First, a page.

If there was ever a use case for blockchain, it is in disaster relief with FEMA. Hurricane relief logistics is among the most challenging projects any logistician will face. The confusion, lack of organization, inexperienced logisticians running ground logistics, and coordination (or lack of) between government agencies and private contractors creates a very chaotic environment. Supplies are coming in from all over North America and situations are changing on the ground in real-time. Combine this with the immediate need to help people, the influence of politicians which are under the gun, and the sensational reporting by the media, you are going to have a ton of problems that blockchain could address.
To understand this, let’s look at what a disaster relief project would look like with blockchain applications being implemented.
First off- the funding of relief.
Insurance companies have been developing pilots to create blockchain products that mitigate fraud and accelerate pay-outs. While FEMA is not an insurance company, it serves a similar role as an appropriation fund for federally declared disasters. The agency handles billions of dollars in payouts each year. Imagine a world where FEMA implemented a blockchain smart contract that paid out when a hurricane hit and accelerates the amount of money based on the size of the storm itself. Once the hurricane hits landfall, the smart contract would automate payment to the state and municipal governments to accelerate the process of providing relief supplies. Insurance companies and flood insurance carriers would benefit from a similar offering.
Property records could also be held in the blockchain. One of the things that inevitably happens during a hurricane is that some people lose most, if not all of their worldly possessions. They also happen to lose personal records and documents that prove identity. With blockchain, this information could allow people to keep records without depending on a centralized government server or having documents in a house that is now unrecoverable.
Ordering of relief supplies like water and MREs could also be handled by smart-contracts. In disaster relief projects, there is a lot of delays that take place due to government bureaucracy and checks/balances. One of thing that I found remarkable is how slow FEMA and other agencies are to make decisions on what supplies to order and how many of each. In the hurricanes I was involved with, there can be seven government agencies involved in the decision tree. You can imagine how slow and painful that is to get a consensus. With smart contracts, the data could trigger automatic orders to ensure that the suppliers had the orders ready to go, track them, and handle payment.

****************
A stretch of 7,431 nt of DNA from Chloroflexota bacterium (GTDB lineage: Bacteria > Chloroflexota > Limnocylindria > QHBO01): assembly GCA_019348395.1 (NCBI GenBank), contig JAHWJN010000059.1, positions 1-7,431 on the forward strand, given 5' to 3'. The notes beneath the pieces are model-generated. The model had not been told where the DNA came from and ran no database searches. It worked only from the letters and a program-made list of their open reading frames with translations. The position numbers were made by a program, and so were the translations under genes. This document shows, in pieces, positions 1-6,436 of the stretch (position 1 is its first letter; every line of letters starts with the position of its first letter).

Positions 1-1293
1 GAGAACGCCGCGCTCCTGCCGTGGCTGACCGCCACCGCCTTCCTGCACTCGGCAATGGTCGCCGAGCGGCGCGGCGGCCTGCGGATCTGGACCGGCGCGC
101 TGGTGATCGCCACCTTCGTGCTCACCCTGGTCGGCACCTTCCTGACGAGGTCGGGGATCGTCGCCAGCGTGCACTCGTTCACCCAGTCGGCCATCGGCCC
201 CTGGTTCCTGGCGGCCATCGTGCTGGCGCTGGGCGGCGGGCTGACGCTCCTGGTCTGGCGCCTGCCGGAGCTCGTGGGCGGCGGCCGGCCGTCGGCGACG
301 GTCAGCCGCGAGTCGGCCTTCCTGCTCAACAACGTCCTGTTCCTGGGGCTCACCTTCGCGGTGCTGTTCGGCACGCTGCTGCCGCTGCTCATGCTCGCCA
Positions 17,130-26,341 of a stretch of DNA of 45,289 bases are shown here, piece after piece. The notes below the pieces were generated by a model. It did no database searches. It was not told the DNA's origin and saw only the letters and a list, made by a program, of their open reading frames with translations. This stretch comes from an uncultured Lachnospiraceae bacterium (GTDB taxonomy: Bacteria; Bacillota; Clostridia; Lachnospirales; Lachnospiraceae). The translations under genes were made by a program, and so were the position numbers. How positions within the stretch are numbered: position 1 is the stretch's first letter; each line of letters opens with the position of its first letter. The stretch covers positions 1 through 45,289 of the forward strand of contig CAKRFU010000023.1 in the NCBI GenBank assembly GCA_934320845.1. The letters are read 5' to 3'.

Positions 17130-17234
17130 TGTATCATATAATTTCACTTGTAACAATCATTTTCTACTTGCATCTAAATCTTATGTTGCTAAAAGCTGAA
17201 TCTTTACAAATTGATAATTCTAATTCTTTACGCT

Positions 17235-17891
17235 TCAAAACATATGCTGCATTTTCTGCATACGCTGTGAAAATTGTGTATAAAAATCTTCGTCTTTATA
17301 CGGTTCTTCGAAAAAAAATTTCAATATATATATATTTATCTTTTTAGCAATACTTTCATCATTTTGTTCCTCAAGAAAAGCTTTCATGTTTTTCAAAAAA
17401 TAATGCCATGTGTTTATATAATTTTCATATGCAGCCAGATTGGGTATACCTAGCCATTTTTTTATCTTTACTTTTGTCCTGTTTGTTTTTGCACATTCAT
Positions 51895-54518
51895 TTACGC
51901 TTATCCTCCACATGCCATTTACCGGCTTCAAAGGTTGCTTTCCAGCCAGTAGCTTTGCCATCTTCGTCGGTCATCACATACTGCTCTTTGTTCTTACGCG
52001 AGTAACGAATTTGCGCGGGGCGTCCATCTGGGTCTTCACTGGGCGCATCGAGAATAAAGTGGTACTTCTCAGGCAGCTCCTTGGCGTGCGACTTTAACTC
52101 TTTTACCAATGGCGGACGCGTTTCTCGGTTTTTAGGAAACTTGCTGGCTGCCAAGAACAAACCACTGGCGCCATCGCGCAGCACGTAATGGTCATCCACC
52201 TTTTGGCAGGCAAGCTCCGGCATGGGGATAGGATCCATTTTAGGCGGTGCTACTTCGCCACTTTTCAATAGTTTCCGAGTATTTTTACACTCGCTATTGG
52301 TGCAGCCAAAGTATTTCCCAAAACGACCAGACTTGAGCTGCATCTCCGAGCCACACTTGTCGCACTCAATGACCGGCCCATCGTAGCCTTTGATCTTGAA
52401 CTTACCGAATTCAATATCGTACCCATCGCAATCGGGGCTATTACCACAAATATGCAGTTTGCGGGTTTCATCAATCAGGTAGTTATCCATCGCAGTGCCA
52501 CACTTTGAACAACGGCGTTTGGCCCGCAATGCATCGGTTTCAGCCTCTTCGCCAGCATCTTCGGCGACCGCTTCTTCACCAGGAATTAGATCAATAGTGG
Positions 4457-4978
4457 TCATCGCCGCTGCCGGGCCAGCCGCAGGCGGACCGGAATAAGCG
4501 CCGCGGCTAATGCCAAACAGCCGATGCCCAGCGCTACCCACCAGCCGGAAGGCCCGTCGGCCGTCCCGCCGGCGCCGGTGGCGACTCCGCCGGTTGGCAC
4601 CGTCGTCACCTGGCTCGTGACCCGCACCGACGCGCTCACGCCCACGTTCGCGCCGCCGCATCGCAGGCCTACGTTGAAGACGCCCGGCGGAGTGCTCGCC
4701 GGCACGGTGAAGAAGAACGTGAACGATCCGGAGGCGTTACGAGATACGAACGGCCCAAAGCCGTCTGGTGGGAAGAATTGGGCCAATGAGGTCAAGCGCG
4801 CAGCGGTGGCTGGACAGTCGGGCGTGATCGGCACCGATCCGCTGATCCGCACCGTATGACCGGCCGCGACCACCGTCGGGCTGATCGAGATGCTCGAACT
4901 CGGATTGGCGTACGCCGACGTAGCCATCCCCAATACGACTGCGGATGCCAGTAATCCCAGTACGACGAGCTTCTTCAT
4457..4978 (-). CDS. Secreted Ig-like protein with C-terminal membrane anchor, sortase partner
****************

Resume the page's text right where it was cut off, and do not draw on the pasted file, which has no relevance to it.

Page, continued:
The routing of relief orders could also be determined through data and smart contracts, matching up locations of disasters with supplies among vendors. One of the things that astounding me during major disaster projects is that relief supplies could come from thousands of miles away. We dispatched 600 trucks to pick up water in Canada. It wasn’t because the water was colder. It was because the supplier chose to use the cheapest source of water and that was in Canada.
In a similar fashion, the amount of trucks could match up with the inbound supplies. On countless occasions, we would have trucks show up at loading docks only to find that freight had not been ordered or too many trucks had. We also experienced a similar problem, where there would be more supplies than trucks and some of the products would be left behind, even though the Feds were charged for the goods.
One of the things I also observed is that the process of tracking, billing, routing, and capacity planning is all done by hand. We had trucks coming from all over and we would use an excel spreadsheet to provide tracking of the loads. This would also be the ledger in Excel. In a normal freight transaction, the driver is required to get paperwork for billing purposes. This still exists in a disaster relief project, but it is compounded by the fact many loads do not have actual paperwork. Drivers are literally writing orders on pieces of paper and turning it in for billing.